The defense was playing fast all day. Scary fast. There were few solo tackles necessary, as the entire defense seemed to collapse on the ball play after play. The outside was basically completely unavailable to the offense, with the exception of some nice screen plays. Any time an offensive play tried to go outside, it would get blown up by the defense. The secondary has been impressive as well, consistently breaking up plays, ball hawking, and getting big INTs.

Players that stood out on defense were John Raymon (6'5", 320 lb Iowa transfer looking at first season of eligibility), Manley, Wayne Morgan, Keon Lyn, and Josh Kirkland (transfer from Butler CC in Kansas). Manley and Raymond were wreaking havoc all day, and teamed up on a lightning fast sack. Wayne Morgan was was just solid in coverage all day, and was consistently disrupting plays. Kirkland played as you'd expect a guy from a small town transferring in as a JUCO to play, like a man with something to prove.

Lyn did what Lyn does, and was always right where he needed to be. He looked great in coverage and on special teams came in fast off the edge, diving to block a field goal attempt. The blocked kick was picked up by a defender and would've went for six, except that Kirkland's intensity and instincts to go after the ball carrier "flowethed over," so to speak, and led him to tackle his own man, who would've otherwise carried the blocked kick for a touchdown. His fellow defenders laughed and admonished "number 27," apparently still learning the name of one of the newest additions to the defense.

Competition and intensity was not an issue throughout the practice. Head coach Scott Shafer eluded to "playing through the echo of the whistle" and that the guys perhaps played past "the echo of the whistle" a bit more than he'd want come Fall, but loves the intensity level for Spring ball. Some of that playing past "the echo of the whistle" includes Eskridge punching another player after a play. Shafer swiftly laid down the law and threw him out of the scrimmage. I'm guessing it was the fact he threw a punch that led to his expulsion, as there was no shortage of roughness after the whistle all day.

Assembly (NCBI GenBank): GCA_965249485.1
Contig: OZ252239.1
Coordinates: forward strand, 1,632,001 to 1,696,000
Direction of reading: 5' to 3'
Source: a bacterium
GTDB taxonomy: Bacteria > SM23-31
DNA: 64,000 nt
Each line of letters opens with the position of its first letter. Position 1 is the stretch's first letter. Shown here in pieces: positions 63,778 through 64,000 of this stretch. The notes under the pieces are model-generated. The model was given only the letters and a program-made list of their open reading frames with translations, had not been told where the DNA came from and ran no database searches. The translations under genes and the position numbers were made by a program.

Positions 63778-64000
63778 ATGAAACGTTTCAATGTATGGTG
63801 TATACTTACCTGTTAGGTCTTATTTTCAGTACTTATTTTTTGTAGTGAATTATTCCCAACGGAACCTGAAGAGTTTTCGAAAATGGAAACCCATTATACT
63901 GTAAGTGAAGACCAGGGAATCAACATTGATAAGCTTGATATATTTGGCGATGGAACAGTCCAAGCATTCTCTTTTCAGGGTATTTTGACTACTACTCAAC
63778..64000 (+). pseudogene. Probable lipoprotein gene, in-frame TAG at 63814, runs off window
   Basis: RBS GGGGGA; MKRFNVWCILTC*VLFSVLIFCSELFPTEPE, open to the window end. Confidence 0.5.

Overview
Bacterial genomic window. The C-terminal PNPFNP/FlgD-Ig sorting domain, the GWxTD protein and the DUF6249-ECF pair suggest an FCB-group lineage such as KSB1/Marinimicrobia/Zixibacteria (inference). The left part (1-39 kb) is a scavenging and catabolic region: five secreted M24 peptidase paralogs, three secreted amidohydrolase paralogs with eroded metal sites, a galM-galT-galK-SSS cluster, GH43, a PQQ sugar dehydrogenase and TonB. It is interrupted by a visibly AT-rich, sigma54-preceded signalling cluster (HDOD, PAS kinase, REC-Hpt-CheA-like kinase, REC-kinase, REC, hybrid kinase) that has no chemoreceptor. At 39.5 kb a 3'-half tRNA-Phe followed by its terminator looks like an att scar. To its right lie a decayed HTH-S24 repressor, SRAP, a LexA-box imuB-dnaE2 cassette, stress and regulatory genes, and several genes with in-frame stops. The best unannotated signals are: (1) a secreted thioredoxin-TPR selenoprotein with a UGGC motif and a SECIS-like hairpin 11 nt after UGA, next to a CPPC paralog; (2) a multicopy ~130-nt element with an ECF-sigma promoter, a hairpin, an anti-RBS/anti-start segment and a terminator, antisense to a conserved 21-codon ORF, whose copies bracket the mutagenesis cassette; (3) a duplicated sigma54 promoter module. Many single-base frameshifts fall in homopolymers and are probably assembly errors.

Injury notes:

Keenan Hale got tangled up on a route during early drills between receivers and the secondary, and took a hard fall. He was down for about five minutes, and was eventually helped off by staff, but as he walked by fans and press in the stands he shrugged off the assistants and walked off on his own power. I'd guess he's alright, but I didn't get a glimpse later to confirm.

Big Ron Thompson appears to be healing up well, running laps during the early part of practice and even participating in some drills and catching some balls. He played without pads and wasn't allowed to take part in any of the live action.

All said, I'm optimistic about this team. It's already showing promise and there's still a lot of talent that hasn't even arrived on campus for 2013. There's really every reason to get out to the Spring Game, as the product on the field is better than its been in awhile, you'll be able to meet the team after the game (and maybe even some of the players going in the draft and the Jones brothers, who've been training in Syracuse), and join fellow fans to help impress visiting recruits, including four star Thomas Acquinas receiver Corey Holmes.

If you don't turn out for the Spring Game on Saturday, not only will you miss out, you shall be scorned by Offensive Coordinator George McDonald and the wrath of MF Scott Shafer shall fall upon you with the vengeance of a thousand Pat Perles (references in my last post under "The Coaches").

See you at the Dome on Saturday! Go Cuse!